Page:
Magazine article Sojourners Magazine

A Bad Morality Play: What Have We Learned from the Financial Crisis?

Magazine article Sojourners Magazine

A Bad Morality Play: What Have We Learned from the Financial Crisis?

Article excerpt

THE DOW JONES Industrial Average recently returned to 10,000--and Wall Street celebrated. At the same time, the nation's unemployment rate climbed to almost 10 percent. (In my hometown of Detroit, it was more like 30 percent). The juxtaposition of those two figures--10,000 and 10 percent-was a moment of clear moral contradiction, and real moral clarity. The radical disconnect between Wall Street and Main Street was abundantly clear. A bad morality play was unfolding here, and when extravagant bonuses were announced for the top executives of the banks that Main Street taxpayers had so recently bailed out, an outraged nation was ready to change the script.

Just a year before, the financial collapse of Wall Street investment and commercial banks triggered this Great Recession. At breathtaking speed, the federal government moved quickly to bail out the biggest and richest financial giants in the economy. We were told they were "too big to fail" and, if they did, the rest of us would suffer greatly in an economic meltdown of apocalyptic proportions.

So we spent hundreds of billions of dollars to save the richest companies and people in America, offering them a safety net that we had long since decided not to grant to the poorest Americans, lest they "take advantage" of it. With few exceptions, Republicans and Democrats alike rushed to support this huge infusion of cash to Wall Street from the federal government. With our money, the banks were supposed to start lending again--which they had stopped doing--to credit-worthy businesses and homeowners for whom critical capital had dried up.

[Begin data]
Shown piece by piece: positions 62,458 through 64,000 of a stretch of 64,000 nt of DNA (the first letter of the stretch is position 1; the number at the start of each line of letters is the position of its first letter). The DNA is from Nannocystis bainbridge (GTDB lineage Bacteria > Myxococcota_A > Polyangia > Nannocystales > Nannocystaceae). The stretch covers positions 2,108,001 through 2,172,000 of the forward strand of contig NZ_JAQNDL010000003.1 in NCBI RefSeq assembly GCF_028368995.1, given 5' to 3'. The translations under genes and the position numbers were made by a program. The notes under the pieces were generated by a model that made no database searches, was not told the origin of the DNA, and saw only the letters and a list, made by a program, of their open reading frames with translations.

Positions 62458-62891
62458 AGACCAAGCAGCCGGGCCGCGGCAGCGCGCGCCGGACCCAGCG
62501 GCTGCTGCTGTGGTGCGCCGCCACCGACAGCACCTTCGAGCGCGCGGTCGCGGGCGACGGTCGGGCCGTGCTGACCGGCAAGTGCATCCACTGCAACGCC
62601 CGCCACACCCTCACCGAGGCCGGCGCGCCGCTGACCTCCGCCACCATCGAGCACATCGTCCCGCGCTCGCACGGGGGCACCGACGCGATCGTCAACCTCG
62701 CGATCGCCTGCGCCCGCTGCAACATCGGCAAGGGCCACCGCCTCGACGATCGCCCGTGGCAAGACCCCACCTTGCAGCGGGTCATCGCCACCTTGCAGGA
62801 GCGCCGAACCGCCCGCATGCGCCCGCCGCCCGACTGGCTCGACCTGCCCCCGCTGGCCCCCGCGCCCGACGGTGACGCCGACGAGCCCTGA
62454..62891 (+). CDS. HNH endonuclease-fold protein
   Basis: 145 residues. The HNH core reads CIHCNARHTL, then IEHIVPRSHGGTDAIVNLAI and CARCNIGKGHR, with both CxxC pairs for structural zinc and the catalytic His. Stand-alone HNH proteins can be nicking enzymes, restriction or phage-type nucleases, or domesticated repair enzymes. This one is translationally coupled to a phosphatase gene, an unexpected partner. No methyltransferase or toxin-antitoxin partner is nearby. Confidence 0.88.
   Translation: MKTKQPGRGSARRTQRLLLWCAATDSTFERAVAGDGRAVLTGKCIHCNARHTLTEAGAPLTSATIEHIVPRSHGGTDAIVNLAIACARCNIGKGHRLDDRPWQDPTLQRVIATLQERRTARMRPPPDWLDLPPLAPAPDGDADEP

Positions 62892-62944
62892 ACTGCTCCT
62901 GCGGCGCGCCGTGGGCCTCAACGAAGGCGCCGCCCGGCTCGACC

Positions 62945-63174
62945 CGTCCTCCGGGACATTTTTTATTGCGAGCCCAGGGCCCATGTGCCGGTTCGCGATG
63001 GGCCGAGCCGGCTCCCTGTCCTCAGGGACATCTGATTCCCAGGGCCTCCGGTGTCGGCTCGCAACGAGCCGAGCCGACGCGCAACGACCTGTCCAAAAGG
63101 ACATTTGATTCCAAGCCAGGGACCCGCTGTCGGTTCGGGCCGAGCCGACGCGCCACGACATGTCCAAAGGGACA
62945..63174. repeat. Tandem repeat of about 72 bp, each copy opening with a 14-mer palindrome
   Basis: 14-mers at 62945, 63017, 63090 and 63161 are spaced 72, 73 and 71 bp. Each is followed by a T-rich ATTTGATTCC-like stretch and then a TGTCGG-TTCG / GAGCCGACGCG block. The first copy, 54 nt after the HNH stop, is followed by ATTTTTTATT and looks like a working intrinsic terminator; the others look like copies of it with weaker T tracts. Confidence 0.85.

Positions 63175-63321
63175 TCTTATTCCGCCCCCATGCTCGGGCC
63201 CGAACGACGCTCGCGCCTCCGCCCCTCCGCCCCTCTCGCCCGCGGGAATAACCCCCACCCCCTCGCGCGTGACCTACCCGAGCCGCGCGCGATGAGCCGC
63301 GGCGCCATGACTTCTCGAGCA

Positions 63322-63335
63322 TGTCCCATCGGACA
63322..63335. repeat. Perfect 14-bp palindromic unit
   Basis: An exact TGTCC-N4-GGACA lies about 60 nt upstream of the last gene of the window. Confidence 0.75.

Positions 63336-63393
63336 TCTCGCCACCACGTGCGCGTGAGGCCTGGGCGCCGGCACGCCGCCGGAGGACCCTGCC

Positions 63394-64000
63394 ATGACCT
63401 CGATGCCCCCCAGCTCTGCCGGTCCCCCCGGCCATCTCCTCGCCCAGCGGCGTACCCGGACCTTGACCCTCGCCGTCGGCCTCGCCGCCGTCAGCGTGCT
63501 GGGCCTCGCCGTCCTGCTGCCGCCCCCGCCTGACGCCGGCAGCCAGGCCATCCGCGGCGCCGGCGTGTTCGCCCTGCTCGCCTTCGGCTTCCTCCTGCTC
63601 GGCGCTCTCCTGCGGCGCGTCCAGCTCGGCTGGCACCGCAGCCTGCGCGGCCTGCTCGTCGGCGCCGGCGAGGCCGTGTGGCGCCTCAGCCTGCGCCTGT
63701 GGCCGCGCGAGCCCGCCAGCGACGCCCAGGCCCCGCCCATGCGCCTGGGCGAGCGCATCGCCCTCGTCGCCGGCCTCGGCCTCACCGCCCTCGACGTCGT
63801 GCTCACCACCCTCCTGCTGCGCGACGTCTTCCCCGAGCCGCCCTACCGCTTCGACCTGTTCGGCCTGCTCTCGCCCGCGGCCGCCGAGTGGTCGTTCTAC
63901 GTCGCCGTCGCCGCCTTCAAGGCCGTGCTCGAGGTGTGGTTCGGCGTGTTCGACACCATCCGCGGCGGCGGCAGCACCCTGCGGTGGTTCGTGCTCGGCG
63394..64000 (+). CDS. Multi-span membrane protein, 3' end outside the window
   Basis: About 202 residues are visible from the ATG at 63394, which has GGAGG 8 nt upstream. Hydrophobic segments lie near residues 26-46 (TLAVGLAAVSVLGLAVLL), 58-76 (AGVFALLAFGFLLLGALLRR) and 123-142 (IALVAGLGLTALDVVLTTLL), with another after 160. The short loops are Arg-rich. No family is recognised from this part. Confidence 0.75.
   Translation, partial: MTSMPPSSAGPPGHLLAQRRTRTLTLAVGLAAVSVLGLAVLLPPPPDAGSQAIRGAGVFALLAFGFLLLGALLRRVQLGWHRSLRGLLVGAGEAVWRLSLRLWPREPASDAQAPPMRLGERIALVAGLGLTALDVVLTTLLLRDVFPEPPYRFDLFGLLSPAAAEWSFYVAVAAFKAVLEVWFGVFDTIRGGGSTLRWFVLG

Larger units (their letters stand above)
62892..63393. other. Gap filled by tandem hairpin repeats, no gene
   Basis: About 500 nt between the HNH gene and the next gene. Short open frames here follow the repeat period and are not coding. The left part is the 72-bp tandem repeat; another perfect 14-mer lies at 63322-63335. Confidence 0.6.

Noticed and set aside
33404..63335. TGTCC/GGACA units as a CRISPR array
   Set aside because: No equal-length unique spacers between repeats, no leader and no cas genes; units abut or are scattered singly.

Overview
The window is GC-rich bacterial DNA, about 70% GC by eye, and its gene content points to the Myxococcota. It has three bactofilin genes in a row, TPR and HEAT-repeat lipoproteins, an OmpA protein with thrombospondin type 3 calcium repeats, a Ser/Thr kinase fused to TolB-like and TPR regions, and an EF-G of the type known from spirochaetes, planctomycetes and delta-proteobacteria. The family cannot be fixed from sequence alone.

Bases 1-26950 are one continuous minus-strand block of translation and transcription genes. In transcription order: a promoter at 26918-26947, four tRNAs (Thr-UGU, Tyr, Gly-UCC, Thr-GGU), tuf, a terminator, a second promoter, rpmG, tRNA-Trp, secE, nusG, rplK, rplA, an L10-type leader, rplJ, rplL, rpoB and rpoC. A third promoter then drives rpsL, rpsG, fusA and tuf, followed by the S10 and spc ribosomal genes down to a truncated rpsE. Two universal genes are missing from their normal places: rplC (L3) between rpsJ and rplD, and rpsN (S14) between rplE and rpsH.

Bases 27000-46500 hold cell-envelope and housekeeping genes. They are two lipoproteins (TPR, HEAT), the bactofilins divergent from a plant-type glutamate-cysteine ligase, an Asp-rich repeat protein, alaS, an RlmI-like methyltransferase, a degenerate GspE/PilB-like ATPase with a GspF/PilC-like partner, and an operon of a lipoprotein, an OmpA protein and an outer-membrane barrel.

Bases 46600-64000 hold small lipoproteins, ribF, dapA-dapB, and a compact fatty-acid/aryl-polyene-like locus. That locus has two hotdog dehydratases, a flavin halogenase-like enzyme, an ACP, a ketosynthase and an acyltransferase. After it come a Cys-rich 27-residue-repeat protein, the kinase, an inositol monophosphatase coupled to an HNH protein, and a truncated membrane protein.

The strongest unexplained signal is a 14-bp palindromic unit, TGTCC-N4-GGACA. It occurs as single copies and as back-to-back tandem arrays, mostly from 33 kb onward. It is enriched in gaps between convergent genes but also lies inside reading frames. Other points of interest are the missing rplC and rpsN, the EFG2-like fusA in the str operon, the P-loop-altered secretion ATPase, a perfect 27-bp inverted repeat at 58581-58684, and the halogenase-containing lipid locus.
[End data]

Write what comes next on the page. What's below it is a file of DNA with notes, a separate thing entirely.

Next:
The American people were asked to trust the smart people who knew best and to count on the banks to restore the credit flow to individuals and small businesses that needed it. But some banks bought up (with our money) stocks, bonds, and other assets at rock-bottom prices and then made a killing in profits as the stock market stabilized and began to rise again. Then, to congratulate themselves for making a profit, they gave out record compensation bonuses to themselves while wages for the rest of the country continued to fall and more and more people found themselves without a job at all. It was a morality play almost too unbelievably bad to be true.

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Banks were bailed out with billions of taxpayer dollars that we were told were absolutely essential to avoid a complete system failure--with few strings attached. While no one seemed to like the idea of bailing out those who had made the shortsighted decisions that precipitated our economic crash, we went along because, in a crisis, everyone needs to sacrifice. There is continued disagreement with the way the bailouts were designed (quite poorly), but a lot of smart people I respect still believe that doing something was necessary to save our country and the world financial system from a much greater crash. All of it, however, would have been much easier to take if those who had advocated most fervently for bailouts to return our financial system to the status quo were not the same ones who made millions from the status quo in the first place. To then learn that the money went to corporate profiteering, instead of supporting homeowners and small businesses, and resulted in record bonuses to the top financial managers--that was just too much to bear. Wall Street is having a party while the rest of the country makes sacrifices and does what is necessary to make it through. It is clear that this is immoral, and now the country needs to ask: Should it also be illegal?

I AM AWARE, of course, of the conventional economic analysis that the stock market often comes back faster than jobs do, but those conventional rationales don't adequately explain the phenomena we are seeing on Wall Street these days, nor do they acknowledge the moral failings here. The predominance of the paper economy over the productive economy was a root cause of this recession, and that preference is one of the core realities that must be changed. …

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